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I have a hash table where the vast majority of accesses at run-time follow one of the following patterns:

  • Iterate through all key/value pairs. (The speed of this operation is critical.)
  • Modify keys (i.e. remove a key/value pair & add another with the same value but a different key. Detect duplicate keys & combine values if necessary.) This is done in a loop, affecting many thousands of keys, but with no other operations intervening.

I would also like it to consume as little memory as possible.

Other standard operations must be available, though they are used less frequently, e.g.

  • Insert a new key/value pair
  • Given a key, look up the corresponding value
  • Change the value associated with an existing key

Of course all "standard" hash table implementations, including standard libraries of most high-level-languages, have all of these capabilities. What I am looking for is an implementation that is optimized for the operations in the first list.

Issues with common implementations:

  • Most hash table implementations use separate chaining (i.e. a linked list for each bucket.) This works but I am hoping for something that occupies less memory with better locality of reference. Note: my keys are small (13 bytes each, padded to 16 bytes.)
  • Most open addressing schemes have a major disadvantage for my application: Keys are removed and replaced in large groups. That leaves deletion markers that increase the load factor, requiring the table to be re-built frequently.

Schemes that work, but are less than ideal:

  • Separate chaining with an array (instead of a linked list) per bucket:
    Poor locality of reference, resulting from memory fragmentation as small arrays are reallocated many times
  • Linear probing/quadratic hashing/double hashing (with or without Brent's Variation):
    Table quickly fills up with deletion markers
  • Cuckoo hashing
    Only works for <50% load factor, and I want a high LF to save memory and speed up iteration.

Is there a specialized hashing scheme that would work well for this case?


Note: I have a good hash function that works well with both power-of-2 and prime table sizes, and can be used for double hashing, so this shouldn't be an issue.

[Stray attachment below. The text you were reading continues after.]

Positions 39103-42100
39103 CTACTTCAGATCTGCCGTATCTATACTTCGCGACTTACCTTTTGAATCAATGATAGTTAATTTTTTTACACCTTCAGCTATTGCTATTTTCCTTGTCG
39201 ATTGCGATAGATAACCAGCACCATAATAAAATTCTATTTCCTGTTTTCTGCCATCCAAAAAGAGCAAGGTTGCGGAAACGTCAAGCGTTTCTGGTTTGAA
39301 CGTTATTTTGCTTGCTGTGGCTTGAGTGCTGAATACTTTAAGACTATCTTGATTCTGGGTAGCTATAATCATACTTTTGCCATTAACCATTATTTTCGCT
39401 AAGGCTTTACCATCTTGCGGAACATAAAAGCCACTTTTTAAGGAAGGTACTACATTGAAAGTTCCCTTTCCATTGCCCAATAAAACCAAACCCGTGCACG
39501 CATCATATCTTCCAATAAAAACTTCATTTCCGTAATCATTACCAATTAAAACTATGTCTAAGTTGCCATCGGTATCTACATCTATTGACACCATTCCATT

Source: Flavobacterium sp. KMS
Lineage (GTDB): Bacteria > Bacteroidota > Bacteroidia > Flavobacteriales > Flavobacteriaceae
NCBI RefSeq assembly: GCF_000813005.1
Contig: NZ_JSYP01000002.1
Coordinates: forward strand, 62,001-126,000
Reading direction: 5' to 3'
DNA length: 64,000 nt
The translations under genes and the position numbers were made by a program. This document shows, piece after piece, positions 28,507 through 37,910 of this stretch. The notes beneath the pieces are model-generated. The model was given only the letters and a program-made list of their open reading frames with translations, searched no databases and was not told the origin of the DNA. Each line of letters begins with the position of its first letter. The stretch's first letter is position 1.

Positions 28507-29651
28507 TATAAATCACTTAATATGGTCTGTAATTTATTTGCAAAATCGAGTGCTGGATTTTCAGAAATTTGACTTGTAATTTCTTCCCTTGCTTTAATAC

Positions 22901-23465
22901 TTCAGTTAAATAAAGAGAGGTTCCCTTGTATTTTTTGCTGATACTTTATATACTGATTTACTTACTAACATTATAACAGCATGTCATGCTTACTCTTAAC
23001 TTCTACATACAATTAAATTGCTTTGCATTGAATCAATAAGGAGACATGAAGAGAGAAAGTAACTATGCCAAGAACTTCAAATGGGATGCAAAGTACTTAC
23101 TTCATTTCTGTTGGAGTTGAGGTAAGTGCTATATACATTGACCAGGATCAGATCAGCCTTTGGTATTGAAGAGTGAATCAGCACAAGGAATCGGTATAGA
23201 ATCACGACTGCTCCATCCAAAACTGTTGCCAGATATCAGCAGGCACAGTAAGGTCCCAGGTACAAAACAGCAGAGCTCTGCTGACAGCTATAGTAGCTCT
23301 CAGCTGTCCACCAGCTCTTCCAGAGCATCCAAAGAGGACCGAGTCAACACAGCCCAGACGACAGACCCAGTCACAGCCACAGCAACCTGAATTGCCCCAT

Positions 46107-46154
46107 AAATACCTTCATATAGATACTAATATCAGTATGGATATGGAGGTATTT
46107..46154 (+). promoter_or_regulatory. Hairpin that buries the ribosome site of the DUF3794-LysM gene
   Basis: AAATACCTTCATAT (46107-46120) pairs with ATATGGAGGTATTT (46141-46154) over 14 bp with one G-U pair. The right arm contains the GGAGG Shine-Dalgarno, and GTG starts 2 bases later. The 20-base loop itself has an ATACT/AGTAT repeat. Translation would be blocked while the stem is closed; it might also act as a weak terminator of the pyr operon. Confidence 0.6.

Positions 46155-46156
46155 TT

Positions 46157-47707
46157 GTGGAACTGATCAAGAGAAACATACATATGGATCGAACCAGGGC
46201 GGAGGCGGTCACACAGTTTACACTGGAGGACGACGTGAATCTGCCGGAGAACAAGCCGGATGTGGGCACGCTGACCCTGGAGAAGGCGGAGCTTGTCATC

• You seem to have done extensive research, so I don't have a real answer. I do, however, question your goal for locality of reference. Of course, it depends on the size of your table, and your implementation language, but my experience is that you only get to keep the hash array in cache (and then only if you're lucky). For you, it might work to have an array of structs that contain key and a pointer to the value; that's 20 bytes per, or about 100,000 entries for a 2MB cache. Of course, you need a language that can give you that level of control over layout. And a relatively low load factor. – Anon May 12 '11 at 18:46
  • And if you do have a cache that's large enough to hold the entire table, it doesn't really hurt you (too much) to have a hash array of pointers, then linked lists of buckets in a second contiguous memory block (using a free list to recover deleted entries). – Anon May 12 '11 at 18:53
  • How many elements do you expect to store in the table, and how many keys do you expect to modify during every batch key update operation? – Igor Nazarenko May 13 '11 at 3:51
  • @Igor Nazarenko, about half a million in the table, between 5% and 40% updated per batch. – finnw May 13 '11 at 5:26
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Would Extendable Hashing help? Iterating though the keys by walking the 'directory' should be fast. Not sure if the "modify key for value" operation is any better with this scheme or not.

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Based on how you're accessing the data, does it really make sense to use a hash table at all?

Since you're main use cases involve iteration - a sorted list or a btree might be a better data structure.

It doesnt seem like you really need the constant time random data access a hash table is built for.

  • Constant-time access is still desirable for updates. I have tried a sorted list (partitioned into sorted & unsorted regions.) The downside of that is that the regions must periodically be merged, locking out the updating thread. – finnw May 13 '11 at 9:21
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    I'd still recommend trying a tree based solution then - a btree or redblack tree would keep lookup / insertion / deletion times O(n), and give you fast iteration – TWK May 13 '11 at 15:49
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You can do much better than a 50% load factor with cuckoo hashing.

Two hash functions with four items will get you over 90% with little effort. See this paper:

http://www.ru.is/faculty/ulfar/CuckooHash.pdf

I'm building a pre-computed dictionary using a cuckoo hash and getting a load factor of better than 99% with two hash functions and seven items per bucket.

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